Summaries of charges, defenses, and outcomes for clients prosecuted in counties throughout Georgia and the Southeast.
Cases of this practice area
State v. Jane Doe (2012)
Charges: RICO, Theft by Taking, False Statements
The defendant, her husband, and her brother were accused of obtaining funds to which they were not entitled by working for a university in Georgia while working for a university in another state, and by submitting false statements on travel vouchers to the Georgia university.
The investigation in Georgia and out of state showed that the defendant and her husband continued to work for the Georgia university on a full-time basis despite being out of state often. Further, the defendants notified the Georgia university of the out of state employment, and that the university either intentionally or negligently failed to follow their own guidelines concerning how professors are to resign and how to handle the transition. Further, defense efforts proved that the funds that were paid to the defendants were not, in fact, university funds; they came from a private donor. After extensive negotiations, the indictment against the defendant was dismissed.
State v. John Doe (2012)
Charges: Rico, Theft By Taking, False Statements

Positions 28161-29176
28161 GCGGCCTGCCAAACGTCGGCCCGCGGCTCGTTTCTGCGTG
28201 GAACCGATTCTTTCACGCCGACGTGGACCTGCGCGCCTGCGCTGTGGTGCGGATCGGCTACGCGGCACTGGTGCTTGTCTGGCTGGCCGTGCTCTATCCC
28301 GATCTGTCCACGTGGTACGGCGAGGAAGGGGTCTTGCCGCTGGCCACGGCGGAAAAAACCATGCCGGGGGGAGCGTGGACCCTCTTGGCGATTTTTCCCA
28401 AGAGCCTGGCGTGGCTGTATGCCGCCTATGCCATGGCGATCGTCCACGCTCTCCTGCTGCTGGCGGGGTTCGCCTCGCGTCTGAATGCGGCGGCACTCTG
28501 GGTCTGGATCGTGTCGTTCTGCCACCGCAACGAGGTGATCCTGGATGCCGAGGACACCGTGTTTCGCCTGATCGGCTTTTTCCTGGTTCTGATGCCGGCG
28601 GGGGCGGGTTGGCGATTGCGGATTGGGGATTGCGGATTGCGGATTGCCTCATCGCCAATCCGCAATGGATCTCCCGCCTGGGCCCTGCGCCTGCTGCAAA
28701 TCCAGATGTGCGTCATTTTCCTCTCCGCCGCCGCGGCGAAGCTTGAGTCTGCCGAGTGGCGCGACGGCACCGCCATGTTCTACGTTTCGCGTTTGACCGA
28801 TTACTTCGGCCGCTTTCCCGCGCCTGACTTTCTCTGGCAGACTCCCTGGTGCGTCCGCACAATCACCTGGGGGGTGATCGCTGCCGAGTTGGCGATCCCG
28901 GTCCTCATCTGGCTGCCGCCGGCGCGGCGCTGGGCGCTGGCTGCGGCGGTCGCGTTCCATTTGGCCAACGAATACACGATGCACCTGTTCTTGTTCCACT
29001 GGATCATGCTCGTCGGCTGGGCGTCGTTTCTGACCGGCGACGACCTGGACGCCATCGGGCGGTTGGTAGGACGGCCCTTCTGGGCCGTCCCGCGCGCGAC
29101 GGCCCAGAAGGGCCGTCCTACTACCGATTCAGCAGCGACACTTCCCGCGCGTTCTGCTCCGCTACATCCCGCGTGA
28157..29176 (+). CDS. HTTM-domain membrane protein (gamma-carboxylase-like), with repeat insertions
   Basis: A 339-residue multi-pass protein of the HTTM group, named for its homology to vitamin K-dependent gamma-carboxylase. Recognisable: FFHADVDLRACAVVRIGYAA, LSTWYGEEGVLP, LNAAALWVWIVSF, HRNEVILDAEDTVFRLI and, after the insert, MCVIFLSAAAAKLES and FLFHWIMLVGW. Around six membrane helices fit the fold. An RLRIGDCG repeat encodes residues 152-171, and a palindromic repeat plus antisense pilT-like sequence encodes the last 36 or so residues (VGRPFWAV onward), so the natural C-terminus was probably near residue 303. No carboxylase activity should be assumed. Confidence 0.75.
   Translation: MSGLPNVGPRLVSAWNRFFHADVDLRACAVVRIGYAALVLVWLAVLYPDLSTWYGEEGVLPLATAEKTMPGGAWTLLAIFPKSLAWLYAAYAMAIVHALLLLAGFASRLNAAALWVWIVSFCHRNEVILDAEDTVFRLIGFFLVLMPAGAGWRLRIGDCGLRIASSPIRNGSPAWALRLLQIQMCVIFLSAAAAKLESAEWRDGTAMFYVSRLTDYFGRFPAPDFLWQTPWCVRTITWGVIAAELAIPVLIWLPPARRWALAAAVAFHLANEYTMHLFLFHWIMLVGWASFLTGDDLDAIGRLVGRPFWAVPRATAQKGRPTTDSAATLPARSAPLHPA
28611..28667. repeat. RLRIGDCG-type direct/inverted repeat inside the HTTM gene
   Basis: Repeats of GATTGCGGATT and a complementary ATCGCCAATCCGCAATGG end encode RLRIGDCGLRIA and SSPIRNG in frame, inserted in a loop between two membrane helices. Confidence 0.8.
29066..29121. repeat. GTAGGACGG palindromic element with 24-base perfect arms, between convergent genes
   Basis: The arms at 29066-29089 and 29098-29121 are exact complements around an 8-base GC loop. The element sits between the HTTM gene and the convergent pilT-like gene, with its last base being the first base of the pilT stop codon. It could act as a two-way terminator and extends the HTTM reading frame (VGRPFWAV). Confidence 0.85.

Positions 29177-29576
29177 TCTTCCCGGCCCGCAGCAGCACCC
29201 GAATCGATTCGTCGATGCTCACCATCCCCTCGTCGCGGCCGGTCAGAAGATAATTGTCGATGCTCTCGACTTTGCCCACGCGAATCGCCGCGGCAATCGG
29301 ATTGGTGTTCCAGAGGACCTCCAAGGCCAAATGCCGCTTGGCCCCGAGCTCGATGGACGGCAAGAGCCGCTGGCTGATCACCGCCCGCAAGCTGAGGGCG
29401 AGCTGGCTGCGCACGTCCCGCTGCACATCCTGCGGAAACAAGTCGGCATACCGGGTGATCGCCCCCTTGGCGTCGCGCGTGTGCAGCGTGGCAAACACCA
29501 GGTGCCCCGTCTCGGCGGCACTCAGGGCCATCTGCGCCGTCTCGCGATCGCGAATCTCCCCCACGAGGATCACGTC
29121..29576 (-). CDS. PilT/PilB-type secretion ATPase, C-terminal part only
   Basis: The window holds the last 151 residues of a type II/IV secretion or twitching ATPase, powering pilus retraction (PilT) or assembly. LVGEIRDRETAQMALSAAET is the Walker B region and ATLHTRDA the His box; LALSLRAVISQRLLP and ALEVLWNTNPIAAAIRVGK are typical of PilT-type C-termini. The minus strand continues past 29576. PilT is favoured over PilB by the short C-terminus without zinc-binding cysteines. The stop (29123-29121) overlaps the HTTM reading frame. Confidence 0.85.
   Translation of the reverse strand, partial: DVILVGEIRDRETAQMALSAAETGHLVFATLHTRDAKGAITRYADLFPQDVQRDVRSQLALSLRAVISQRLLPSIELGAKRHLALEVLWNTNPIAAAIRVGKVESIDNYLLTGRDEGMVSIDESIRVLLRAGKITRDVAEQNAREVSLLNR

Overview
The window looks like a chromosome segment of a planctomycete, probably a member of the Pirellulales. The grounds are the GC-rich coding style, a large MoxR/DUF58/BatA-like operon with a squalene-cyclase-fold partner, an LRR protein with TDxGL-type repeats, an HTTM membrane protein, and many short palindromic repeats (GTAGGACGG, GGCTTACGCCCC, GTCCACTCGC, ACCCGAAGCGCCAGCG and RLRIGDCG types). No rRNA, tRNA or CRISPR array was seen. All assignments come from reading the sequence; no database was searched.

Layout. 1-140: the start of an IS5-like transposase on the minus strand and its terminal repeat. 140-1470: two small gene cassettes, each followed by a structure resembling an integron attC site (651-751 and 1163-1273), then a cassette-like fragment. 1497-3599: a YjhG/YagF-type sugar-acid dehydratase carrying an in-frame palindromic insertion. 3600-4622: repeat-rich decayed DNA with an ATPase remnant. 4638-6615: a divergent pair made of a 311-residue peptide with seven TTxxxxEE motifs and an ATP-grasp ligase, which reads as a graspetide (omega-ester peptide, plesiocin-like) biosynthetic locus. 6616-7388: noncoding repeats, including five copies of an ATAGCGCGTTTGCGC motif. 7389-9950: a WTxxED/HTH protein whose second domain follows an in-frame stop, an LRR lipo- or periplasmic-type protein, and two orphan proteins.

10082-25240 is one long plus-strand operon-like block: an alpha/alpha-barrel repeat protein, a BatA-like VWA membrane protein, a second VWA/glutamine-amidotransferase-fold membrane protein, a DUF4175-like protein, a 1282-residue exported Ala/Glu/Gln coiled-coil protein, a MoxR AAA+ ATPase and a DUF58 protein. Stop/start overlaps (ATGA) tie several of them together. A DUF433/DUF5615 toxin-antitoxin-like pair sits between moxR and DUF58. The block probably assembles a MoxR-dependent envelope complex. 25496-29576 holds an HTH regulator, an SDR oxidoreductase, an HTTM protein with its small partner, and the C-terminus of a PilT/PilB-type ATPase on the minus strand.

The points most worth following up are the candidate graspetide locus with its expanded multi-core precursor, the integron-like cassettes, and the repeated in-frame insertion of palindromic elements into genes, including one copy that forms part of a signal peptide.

The defendant was the director of operations of a department within Georgia Tech. He, along with two professors, were arrested and charged with stealing over $1.5 million from Georgia Tech by having Georgia Tech pay for microchips that should have been paid for by the professors' private company. The defendant was also accused of ordering his employee to falsify a document.
Fifteen months of investigation by the defense showed that the defendant was not a party to any ongoing scheme to defraud Georgia Tech. The defense was able to reproduce hundreds of relevant emails between various Georgia Tech employees that were exculpatory for the defendant. The emails, together with documents obtained through the Open Records Act, showed the Attorney General's Office the role the defendant played within the department, and how the by-laws allowed the defendant to act as he did. Further, the defense was able to show the Attorney General's Office how the previous statements of a critical state witness were inconsistent and not worthy of belief. Finally, the defendant passed a polygraph examination. After several meetings and countless conversations with the Attorney General's Office, the arrest warrants were dismissed.